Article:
-- Marathon Running Information, Coaching and Advice from Coach Joe English

Training — Do I need to wear socks when I run?

Coach Joe English

Coach Joe English

A couple of weeks ago I wrote a post about the question of wearing under-wear when running. That post spawned a lot of e-mails asking a lot of very interesting questions, some of which do not need to be repeated on this family friendly running blog. But one question that a number of people raised had to do with socks: do you need to wear them when running?

So, do you need to wear socks while running? This question I can dispose of with two simple words: it depends.

The role of the sock is, generally speaking, to protect the foot from rubbing against the inside of the shoe. Rubbing is a source of blistering, especially when there is moisture present. As I often say, “moisture+motion=blisters”. But here’s the thing: if there is no friction or rubbing or moisture in the shoe, then socks aren’t always a necessity. In fact, for many people, the wrong sock can even contribute to the motion and or moisture problems.

And to make things more interesting, this question is totally dependent on the fit of your shoes on your feet, so it may not be the same answer from shoe to show. In other words, some people may be required to wear socks with some of their shoes and may not need them with others.

I’ll use myself as an example and I have experience in this area, because I am a notoriously fast packer and have twice forgotten to put running socks in my gym bag in just the last month. Fortunately, for what became this experiment, I had two different pairs of shoes on these two days when I went “sock commando.” I normally wear very thin, snug fitting socks, and would always prefer to wear socks — but I wasn’t thinking that even I could pull off black dress socks with my shorts and running shoes.

In any case, I headed out a few weeks ago in my Mizuno Wave Elixir 4 training shoes without socks and within two miles I was developing a blister on the arch of my right foot right at the point where the laces pull the upper snug. I love these shoes and have run for nearly two years in various pairs of them without ever once blistering, so I know that the lack of socks in this case was the cause.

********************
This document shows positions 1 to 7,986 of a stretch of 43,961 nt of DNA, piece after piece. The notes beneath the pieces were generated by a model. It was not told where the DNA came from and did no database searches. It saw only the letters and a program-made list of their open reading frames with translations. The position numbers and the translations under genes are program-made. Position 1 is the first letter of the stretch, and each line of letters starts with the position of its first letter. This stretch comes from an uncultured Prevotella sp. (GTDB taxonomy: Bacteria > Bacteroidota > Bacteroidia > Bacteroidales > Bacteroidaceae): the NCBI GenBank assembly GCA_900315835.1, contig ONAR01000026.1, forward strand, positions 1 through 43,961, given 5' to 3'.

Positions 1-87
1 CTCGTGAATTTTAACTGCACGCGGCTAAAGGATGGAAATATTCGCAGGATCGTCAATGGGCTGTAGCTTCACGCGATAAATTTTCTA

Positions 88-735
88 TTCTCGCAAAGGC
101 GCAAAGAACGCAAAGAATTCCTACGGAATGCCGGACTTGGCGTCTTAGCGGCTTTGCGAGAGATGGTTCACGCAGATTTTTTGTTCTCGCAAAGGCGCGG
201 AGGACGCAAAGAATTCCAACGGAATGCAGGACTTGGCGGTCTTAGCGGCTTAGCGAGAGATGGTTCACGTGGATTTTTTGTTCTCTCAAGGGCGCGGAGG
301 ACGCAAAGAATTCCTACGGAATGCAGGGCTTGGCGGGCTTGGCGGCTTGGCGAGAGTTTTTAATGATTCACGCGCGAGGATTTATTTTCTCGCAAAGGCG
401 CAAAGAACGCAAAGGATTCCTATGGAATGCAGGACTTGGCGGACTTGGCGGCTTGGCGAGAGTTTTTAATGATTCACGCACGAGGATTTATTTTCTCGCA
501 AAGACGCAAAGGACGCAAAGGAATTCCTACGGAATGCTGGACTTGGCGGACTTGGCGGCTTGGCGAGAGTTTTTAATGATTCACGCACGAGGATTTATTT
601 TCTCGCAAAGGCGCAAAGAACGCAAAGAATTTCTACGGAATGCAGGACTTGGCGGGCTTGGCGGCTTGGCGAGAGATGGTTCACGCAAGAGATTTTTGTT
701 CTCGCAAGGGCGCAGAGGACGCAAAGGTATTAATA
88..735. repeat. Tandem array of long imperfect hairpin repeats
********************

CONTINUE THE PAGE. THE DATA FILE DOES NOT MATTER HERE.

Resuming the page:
In my second run, I happened to have my Nike LunarRacer+ racing shoes with me and headed to the track without socks. In this case, the LunarRacer+ — being designed to be a snug-fitting racing shoe — didn’t move around at all. I ran an entire workout with four miles on the road and three miles of hard intervals on the track with not a hint of discomfort.

So I think the bottom-line here is that whether you need to wear socks is going to be highly dependent on the fit of your shoes, how much motion is happening inside the shoe, and how much moisture is present. The less motion and the drier the environment, the less likely that you’ll have blistering problems. If you are having a problem with blisters and think that your socks might actually be causing them, then stuff a pair in your pocket and head out for a short run sock-less. It’s a variable that you just might try as part of your trouble shooting to getting rid of those nagging blisters.

Coach Joe English, Portland, Oregon, USA
Running Advice and News

Filed under: Training Tags: , , ,

2 responses so far, want to say something?

  1. 1. Will March 3rd, 2010 at 9:03 pm

    Interesting post. I've had very good luck using a medium hiking sock. The theory is that they wick moisture away, and they provide more protection to my foot than your average running sock, even a bit of extra cushion. They are especially practical running in the winter here in Minnesota, but I use them all summer, too (and they're really not too hot). My first marathon (Twin Cities, 2008) it was pouring sheets of rain. Everybody was soaked to the skin, puddles you couldn't avoid 2" deep through early parts of the course. I heard a lot about blisters that day, but I had none at all. I give the credit to my nice thick socks.

  2. 2. MMB June 25th, 2010 at 6:07 pm

    I think socks can make a huge difference in your run or after. I'm a huge fan of the SIGVARIS Athletic Recovery Sock. The sock features true graduated compression and help flush out lactic acid. You can find out more about it at

Leave a Reply

You must be logged in to post a comment.